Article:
Of course you can use Options if they become more complex.

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What do you mean by the use of options? ( The defs I actually use are in fact more complex ) –  ndroock1 Oct 12 '13 at 10:31
    
@ndroock1 this is a good post about options. –  Murta Oct 12 '13 at 11:13
    
This doesn't quite work. Consider, g[v_Real] := v; pt = {1., 2.}; g @ pt which gives g[{1., 2.}] –  m_goldberg Oct 12 '13 at 11:57
    
@Murta. Thanks for the link, I was ready to sleep when I posted this answer. –  RunnyKine Oct 12 '13 at 15:57
    
@MichaelE2. Thanks, I forgot about that. –  RunnyKine Oct 12 '13 at 17:22

Preamble

There are a number of meanings to the word polymorphism. I will give a couple of examples for each. Although my answer may somewhat overlap with other posts, I hope it may still be of some value.

Ad hoc polymorphism (function overloading)

What you asked for and for what you have received answers is an ad-hoc polymorphism, which basically is function overloading. As has been answered already, in Mathematica the idiomatic way to do this is by using patterns. Incidentally, some of the best examples of heavily overloaded functions in Mathematica are expression parsers of some kind. I will give here two examples.

Here is a function from this post - a parser to parse pattern arguments and extract pattern variables:

ClearAll[parse];
SetAttributes[parse, HoldAll];
parse[(Condition | PatternTest | Optional)[arg_, _]] := parse[arg];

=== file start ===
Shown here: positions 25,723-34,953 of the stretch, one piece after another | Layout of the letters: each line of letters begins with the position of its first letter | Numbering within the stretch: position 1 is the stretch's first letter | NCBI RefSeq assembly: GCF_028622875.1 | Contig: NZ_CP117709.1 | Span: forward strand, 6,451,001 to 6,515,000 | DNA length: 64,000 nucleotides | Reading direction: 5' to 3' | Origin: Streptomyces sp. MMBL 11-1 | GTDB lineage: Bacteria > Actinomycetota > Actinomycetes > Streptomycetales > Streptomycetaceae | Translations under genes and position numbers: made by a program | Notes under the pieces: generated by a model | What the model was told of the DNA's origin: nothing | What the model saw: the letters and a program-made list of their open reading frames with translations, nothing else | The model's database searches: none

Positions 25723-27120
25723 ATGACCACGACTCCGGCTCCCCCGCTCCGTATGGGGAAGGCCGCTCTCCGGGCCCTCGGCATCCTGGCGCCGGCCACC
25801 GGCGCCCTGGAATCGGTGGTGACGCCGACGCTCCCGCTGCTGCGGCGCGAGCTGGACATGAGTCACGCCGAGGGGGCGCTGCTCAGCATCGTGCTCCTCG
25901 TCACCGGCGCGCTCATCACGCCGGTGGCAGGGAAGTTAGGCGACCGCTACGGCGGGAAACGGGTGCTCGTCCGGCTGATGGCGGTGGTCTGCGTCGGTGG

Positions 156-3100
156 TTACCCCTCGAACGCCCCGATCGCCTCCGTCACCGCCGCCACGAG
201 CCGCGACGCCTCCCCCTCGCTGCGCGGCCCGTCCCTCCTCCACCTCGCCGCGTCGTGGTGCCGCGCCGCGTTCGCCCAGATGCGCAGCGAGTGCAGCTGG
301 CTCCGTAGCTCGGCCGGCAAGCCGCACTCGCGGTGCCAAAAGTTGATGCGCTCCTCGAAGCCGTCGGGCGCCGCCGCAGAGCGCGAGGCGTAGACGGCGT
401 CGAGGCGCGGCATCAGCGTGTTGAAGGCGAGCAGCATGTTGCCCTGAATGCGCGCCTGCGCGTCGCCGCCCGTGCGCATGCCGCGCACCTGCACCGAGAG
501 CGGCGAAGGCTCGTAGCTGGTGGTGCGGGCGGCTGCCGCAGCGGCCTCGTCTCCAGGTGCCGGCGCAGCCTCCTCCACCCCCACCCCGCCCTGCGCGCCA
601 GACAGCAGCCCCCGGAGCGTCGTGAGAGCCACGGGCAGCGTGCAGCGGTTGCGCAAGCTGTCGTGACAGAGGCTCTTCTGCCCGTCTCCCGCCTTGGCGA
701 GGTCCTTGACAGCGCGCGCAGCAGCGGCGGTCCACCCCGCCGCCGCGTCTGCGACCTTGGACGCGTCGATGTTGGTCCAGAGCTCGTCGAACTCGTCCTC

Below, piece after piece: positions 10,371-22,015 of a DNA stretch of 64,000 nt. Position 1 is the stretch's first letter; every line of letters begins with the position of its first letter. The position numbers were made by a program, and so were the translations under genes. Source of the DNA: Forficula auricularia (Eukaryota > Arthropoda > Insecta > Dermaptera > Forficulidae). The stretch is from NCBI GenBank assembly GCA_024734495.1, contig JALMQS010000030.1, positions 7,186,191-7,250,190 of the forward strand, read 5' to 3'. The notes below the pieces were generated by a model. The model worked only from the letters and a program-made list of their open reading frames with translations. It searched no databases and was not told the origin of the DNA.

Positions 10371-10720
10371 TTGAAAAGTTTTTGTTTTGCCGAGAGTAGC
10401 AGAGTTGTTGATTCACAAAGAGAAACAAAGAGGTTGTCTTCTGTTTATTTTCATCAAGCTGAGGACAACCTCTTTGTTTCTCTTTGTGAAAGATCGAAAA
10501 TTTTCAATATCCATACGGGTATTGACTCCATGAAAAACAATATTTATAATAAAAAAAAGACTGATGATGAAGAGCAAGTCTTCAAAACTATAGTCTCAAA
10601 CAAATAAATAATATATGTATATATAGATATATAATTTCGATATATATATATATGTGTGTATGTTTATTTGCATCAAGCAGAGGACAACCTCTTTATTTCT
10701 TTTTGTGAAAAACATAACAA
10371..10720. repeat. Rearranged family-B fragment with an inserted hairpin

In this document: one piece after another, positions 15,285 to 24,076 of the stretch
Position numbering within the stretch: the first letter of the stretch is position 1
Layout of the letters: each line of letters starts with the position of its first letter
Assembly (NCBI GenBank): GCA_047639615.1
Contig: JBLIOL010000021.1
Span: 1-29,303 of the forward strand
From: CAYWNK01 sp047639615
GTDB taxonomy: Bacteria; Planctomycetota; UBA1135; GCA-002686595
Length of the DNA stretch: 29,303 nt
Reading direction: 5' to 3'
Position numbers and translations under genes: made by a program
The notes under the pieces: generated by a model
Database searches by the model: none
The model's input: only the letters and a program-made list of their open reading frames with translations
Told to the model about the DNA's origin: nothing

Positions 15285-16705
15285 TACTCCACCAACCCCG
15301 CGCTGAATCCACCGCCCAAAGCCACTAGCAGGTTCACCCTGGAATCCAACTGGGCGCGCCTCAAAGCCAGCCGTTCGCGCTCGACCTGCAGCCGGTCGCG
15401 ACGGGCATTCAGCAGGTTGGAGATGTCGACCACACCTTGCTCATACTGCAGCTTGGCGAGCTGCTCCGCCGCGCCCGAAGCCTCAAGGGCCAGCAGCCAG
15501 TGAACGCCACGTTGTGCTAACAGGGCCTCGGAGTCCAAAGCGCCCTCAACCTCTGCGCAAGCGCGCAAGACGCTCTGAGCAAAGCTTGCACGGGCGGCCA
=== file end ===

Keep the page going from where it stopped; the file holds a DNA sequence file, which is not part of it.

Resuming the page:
parse[(HoldPattern | Optional)[arg_]] := parse[arg];
parse[Verbatim[Pattern][sym_, _]] := Hold[sym];
parse[Verbatim[Repeated][p_, ___]] := parse[p];
parse[(Blank | BlankSequence | BlankNullSequence)[___]] := Hold["NotAPatternVar"];
parse[(Longest | Shortest)[arg_, ___]] := parse[arg];
parse[Verbatim[PatternSequence][args___]] := parse[args];
parse[a_ /; AtomQ[Unevaluated[a]]] := Hold["NotAPatternVar"];
parse[args___] := Join @@ Map[parse, Unevaluated /@ Unevaluated[{args}]];
parse[f_[args___]] := {Hold[f], parse[args]};

And here is a function taken from the RLink implementation, which performs the conversion from RLink's internal form to the "user-friendly" form of an expression (typically received from R):

ClearAll[fromRDataType];
fromRDataType[atts_RAttributes]:=
    Replace[atts,(aname_:>aval_):>aname:>Evaluate[fromRDataType[aval]],{1}];

fromRDataType[RVector[_,data_List,RAttributes[]]]:=
    data;

fromRDataType[RVector[type_,data_List,a:RAttributes[atts__]]]:=
    With[{dims="dim"/. {atts}},            
        fromRDataType[
            RVector[                    
                type,
                (Transpose[unflatten[data,#1],Reverse[Range[Length[#1]]]]&)[
                    Reverse[fromRDataType[dims]]
                ],
                DeleteCases[a,"dim":>_]
            ]
        ] /; dims=!="dim"
    ];


fromRDataType[RVector[type_,data_List,atts_RAttributes]]:=
    RObject[data,fromRDataType[atts]];